January 12, 2018
by Shauna Devlin, Salt Spring Island, BC Canada
Every Tuesday morning, I dance with a group of people who do not attend public 5Rhythms classes. It is a group made up of uniquely abled folks: people who are hearing impaired, people who face major physical challenges, some who are wheelchair bound and some who have Down’s Syndrome or other cognitive impairments. Over the years I have seen so much growth, so much flowering, and the essence of each person has become more and more visible to me. Now there is less hiding and so much more shining!
Cathy is a sweet 60-year-old woman with a child-like innocence. When I first started to dance with her, she was shy. She would often sit down during class, keep her jacket on, and keep herself just outside of the circle, never taking a turn to enter. It took about a year for her to feel comfortable enough to begin to move with the group. One day we were diving into Staccato, with a fairly strong rap song on deck, and I looked over at Cathy and there she was in all of her power and strength, embodied. I said, “Cathy! That, that right there, I want more of that! ‘Don’t mess with me!’” and she said back, right from her center, “Don’t mess with me!!” Now she is the first to greet me and dances for the entire class, fully participating.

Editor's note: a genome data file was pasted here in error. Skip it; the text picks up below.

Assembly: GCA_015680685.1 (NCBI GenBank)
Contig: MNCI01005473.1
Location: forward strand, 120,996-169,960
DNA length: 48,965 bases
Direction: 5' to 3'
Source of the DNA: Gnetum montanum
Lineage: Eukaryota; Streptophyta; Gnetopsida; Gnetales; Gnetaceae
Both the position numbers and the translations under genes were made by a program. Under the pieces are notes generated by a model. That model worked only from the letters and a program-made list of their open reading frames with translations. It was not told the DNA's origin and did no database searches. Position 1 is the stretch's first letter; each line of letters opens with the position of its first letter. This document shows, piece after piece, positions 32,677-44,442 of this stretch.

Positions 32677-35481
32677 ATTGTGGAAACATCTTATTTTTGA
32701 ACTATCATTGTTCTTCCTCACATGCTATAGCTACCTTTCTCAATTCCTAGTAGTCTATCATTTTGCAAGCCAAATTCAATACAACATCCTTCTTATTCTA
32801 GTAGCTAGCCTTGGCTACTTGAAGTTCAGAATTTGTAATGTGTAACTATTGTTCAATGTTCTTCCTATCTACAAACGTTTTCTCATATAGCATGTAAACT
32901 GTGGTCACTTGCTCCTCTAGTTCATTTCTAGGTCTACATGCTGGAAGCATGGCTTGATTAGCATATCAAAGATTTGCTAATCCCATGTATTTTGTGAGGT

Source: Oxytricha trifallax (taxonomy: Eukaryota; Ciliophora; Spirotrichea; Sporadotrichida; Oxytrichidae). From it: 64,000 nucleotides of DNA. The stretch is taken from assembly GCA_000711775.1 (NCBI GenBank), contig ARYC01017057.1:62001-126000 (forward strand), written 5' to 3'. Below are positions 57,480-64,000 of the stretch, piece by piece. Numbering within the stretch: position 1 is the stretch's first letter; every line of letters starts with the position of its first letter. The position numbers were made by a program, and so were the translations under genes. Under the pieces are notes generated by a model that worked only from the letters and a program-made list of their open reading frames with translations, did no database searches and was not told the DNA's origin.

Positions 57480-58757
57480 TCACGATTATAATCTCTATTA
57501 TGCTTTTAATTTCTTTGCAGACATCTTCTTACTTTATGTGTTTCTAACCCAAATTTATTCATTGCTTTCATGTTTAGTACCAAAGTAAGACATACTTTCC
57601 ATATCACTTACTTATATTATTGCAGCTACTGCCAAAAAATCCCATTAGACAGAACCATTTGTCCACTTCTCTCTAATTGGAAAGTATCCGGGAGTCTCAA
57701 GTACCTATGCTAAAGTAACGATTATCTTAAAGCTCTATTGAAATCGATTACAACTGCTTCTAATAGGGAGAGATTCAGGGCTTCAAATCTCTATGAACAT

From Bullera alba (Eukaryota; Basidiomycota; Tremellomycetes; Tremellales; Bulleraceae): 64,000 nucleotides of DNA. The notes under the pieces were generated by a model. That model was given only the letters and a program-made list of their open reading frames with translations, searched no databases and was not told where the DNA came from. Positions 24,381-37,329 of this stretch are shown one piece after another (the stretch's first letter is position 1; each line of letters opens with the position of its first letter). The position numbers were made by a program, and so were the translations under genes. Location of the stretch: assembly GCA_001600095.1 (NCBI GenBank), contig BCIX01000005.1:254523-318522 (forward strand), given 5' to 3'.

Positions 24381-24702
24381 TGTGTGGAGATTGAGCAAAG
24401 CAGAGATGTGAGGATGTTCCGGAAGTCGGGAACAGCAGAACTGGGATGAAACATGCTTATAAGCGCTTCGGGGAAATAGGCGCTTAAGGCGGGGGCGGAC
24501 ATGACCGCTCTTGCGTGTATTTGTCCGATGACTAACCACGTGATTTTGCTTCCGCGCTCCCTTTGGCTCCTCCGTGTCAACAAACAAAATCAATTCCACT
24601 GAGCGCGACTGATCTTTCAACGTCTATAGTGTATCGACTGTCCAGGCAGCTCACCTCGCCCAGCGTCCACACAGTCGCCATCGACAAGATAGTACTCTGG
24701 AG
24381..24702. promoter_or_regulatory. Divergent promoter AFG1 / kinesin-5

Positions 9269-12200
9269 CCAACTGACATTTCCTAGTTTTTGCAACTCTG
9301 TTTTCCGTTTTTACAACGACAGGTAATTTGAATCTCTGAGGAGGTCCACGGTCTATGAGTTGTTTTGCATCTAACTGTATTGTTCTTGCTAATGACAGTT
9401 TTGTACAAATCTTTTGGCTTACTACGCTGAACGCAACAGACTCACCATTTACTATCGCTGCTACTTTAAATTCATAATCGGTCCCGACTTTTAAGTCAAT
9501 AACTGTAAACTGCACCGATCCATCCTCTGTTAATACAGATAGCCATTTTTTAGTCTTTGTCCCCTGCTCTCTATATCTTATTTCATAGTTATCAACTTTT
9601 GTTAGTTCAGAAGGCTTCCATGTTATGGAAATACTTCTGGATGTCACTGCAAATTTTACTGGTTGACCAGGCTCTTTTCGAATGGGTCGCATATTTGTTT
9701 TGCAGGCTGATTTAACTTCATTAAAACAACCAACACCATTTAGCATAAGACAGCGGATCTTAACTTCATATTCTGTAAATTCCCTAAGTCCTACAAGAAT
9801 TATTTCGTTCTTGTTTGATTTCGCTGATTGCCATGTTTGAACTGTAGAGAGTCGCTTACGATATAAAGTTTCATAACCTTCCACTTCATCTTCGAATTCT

Dancing the 5Rhythms allowed Cathy the opportunity to tap into her inner power and strength; she found the courage to try it on and play with it. To me, this is the whole point of dancing together: to feel and play with all the parts of ourselves, especially the parts that we are scared of, that are awkward or hurt. The parts that we have been told are not ours to have – or even the parts that may have been taken away from us. Cathy is a woman who has seen many homes and institutions and now, at 60, she is able to claim her power and both physically and verbally declare: “Don’t mess with me!”
Terri, another dancer, is a total gentleman: always dressed in matching vest, tie and hat. Until four years ago, he was bound to a wheelchair. He now walks with a cane and a ton of courage. He has major physical challenges, along with unique cognitive issues. For most of the class, he sits and dances in his chair. One day I said, “ok everyone, show me your hips!” and he replied, “if you want hips, then someone better come and hold me up.” From that day on, usually in Lyrical, he and I take the center of the circle to do a partner dance. He moves with such grace and dignity, under the stress of great pain and challenge. As I support him, he guides me and we do a timeless partner dance that inspires the whole room.
Inspiration abounds in this class. The courage and dignity that show up each morning amaze me. For people who regularly experience restriction and a lack of freedom in their physical being and in their lives, this class is an opportunity to dance at the edges of their limitations and experience themselves in free embodied movement.